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Last update on 18 January, 2017  
Chemistry 101 - Syllabus - page 4
Success in Chemistry A very good way to do well in my class is to focus carefully on the topics being discussed during the lecture and in the homework, quizzes, and activities. Don't just check-in physically; be there in body, mind, and spirit; and pay attention. Force yourself, if necessary, to be interested in the concepts. It's likely you'll become more interested that way. Really, it works. Understand what your professor wants you to know for exams. How will you know what that is? Well, pay attention during class, go over your notes after class and compare what I covered to what is in the book, do the homework assignments and make sure you can come up with the answers on your own, try the multiple-choice questions at the end of each chapter, try the questions at the end of each chapter, ask me questions in class, send me emails or visit me in my office if you don't quite get something. The questions you see while you're studying should resemble those that you see on the exams, so make sure you can answer them correctly without having to take too long figuring out what to do.

The University wants you to be able to understand scientific concepts, and know something about how scientists think. This course is an introduction to chemical concepts and lab techniques. I love teaching courses like this because students who start off intimidated by or uninterested in science often finish the course with new-found interest and a confidence that they can learn more. With so many local, national, and global issues and policies centered around scientific theories, it is critical that you as a responsible citizen can separate the good science from the rhetoric and scare tactics, so you can make informed decisions as we all strive to keep society functioning and growing, safely and sustainably, into the future.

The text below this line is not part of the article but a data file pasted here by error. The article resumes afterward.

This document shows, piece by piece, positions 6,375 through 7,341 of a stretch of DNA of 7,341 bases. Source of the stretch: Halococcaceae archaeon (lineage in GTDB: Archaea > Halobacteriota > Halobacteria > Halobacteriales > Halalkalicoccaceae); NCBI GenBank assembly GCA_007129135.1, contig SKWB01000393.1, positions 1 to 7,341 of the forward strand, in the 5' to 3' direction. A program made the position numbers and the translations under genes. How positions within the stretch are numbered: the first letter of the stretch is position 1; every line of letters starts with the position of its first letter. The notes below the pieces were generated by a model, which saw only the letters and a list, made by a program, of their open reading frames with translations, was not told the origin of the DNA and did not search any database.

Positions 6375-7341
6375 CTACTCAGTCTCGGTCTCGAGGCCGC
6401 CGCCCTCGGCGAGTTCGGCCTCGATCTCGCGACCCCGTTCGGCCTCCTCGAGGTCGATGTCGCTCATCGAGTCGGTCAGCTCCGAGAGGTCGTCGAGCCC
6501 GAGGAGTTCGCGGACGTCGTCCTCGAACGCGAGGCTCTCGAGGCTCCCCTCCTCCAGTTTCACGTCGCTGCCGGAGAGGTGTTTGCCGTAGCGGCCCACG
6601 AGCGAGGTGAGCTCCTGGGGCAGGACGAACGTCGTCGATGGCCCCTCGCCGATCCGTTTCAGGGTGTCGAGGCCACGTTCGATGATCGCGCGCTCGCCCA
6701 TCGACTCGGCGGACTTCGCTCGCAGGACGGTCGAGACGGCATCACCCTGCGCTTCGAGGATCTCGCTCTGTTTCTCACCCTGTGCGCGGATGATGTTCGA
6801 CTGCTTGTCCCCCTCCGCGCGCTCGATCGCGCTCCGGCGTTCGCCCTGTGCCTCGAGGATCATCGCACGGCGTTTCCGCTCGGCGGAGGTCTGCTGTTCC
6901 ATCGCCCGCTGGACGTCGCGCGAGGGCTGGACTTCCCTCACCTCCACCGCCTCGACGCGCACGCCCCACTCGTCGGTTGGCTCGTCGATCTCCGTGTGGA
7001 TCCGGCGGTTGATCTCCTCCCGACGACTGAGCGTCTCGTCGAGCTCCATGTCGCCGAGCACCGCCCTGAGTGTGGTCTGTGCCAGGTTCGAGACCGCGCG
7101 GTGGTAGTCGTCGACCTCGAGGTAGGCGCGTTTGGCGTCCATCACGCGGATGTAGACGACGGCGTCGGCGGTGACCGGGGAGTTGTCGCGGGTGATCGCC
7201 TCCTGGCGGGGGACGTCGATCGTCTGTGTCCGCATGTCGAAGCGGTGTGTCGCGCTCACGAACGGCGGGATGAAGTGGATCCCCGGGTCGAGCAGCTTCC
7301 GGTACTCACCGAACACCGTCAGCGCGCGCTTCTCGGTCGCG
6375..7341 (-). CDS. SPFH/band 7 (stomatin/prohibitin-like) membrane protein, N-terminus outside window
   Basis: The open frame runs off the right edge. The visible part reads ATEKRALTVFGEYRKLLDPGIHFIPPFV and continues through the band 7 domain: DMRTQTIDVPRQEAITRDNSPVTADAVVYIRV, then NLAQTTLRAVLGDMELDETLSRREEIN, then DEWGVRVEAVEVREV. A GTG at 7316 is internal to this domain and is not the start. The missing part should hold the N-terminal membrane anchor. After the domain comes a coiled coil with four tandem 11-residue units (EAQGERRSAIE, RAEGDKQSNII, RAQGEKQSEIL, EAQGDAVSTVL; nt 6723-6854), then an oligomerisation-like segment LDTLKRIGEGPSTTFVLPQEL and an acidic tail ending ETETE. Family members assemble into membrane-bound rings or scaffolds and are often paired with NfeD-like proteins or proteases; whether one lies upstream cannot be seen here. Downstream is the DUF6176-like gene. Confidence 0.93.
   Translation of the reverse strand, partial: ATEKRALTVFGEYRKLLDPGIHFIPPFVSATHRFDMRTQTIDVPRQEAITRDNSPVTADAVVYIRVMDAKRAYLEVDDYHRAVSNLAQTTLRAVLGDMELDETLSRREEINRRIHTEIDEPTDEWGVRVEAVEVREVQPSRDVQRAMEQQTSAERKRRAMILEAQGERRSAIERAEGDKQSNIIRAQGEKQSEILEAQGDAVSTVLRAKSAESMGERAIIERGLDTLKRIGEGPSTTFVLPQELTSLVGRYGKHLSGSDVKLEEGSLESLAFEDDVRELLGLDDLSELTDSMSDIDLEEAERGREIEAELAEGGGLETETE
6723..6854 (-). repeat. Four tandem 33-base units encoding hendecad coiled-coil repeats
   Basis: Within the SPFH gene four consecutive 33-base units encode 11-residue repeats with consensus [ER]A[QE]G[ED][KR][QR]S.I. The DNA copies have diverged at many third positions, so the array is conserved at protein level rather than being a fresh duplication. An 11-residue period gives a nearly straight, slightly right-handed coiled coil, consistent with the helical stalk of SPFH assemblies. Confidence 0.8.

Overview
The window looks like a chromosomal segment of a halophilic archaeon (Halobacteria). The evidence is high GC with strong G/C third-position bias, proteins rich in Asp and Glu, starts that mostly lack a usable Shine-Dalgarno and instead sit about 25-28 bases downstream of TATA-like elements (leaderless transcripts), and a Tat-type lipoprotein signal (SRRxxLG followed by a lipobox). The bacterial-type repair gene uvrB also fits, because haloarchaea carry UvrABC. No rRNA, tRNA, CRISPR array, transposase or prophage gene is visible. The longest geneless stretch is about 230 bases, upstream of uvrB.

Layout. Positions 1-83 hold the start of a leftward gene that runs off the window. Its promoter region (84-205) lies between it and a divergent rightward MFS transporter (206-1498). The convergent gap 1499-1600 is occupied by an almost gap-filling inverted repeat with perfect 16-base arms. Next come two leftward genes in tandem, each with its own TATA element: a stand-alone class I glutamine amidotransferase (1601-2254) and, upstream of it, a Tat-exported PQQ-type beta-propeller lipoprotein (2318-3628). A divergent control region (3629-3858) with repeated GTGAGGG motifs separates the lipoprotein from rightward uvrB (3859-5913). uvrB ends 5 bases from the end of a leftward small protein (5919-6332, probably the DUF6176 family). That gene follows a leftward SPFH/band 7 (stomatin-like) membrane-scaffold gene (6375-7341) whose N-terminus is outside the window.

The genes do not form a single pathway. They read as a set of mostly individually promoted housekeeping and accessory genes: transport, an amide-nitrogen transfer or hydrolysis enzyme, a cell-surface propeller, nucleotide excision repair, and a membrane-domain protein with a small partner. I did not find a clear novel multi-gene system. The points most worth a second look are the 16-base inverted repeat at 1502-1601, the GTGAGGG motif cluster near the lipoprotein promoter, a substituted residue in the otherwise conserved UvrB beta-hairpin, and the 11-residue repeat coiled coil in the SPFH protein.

Questions? Please ask questions. It is my job to answer them. Scientists are curious characters. People either know all the answers or they ask. Those who ask typically become the smartest people in the class. This truism will apply not only in your classes at PLNU, but also in your workplace. Questions are the key to successful communication of what you expect from, or will do for others. I usually assume that students understand me, so if you are so lost that you don't know what to ask, please ask me what to ask.
I have never heard an unnecessary question.
Online Homework Online homework from will be assigned for each chapter. Details and due dates will be posted as we get to each chapter in lecture. You are responsible for checking the Mastering Chemistry website to see updates as the semester progresses. I will give reminders in class and/or via email. Usually, the first assignment for a chapter will be due as we start the chapter, and the second will be due near the exam date.
Group Project During the second half of the semester, you will work in groups of three or four students to research and present a topic that interests you. The textbook covers quite a few topics that we will not have time to cover formally, so the group project gives you an opportunity for more diverse learning. Ideally, the topic should be a current global issue in which chemistry plays a role in understanding, measuring, or helping to resolve the issue. I hope you will enjoy these presentations.
Missed Work If you are absent and miss a class, you will receive a zero grade for any graded work that you miss, including exams. A zero grade on an exam would result that score being dropped, according to the grade details in the box above.
Classroom Please be respectful to others. Arrive on time and set your electronic devices to silent mode or (preferably) off. I expect you to read through the book at least twice, once before and once after. I expect you to do the homework on time and to ask me questions, in person or by email, whenever you have trouble understanding anything. No late homework will be accepted.
"In every job that must be done, there is an element of fun." - Mary Poppins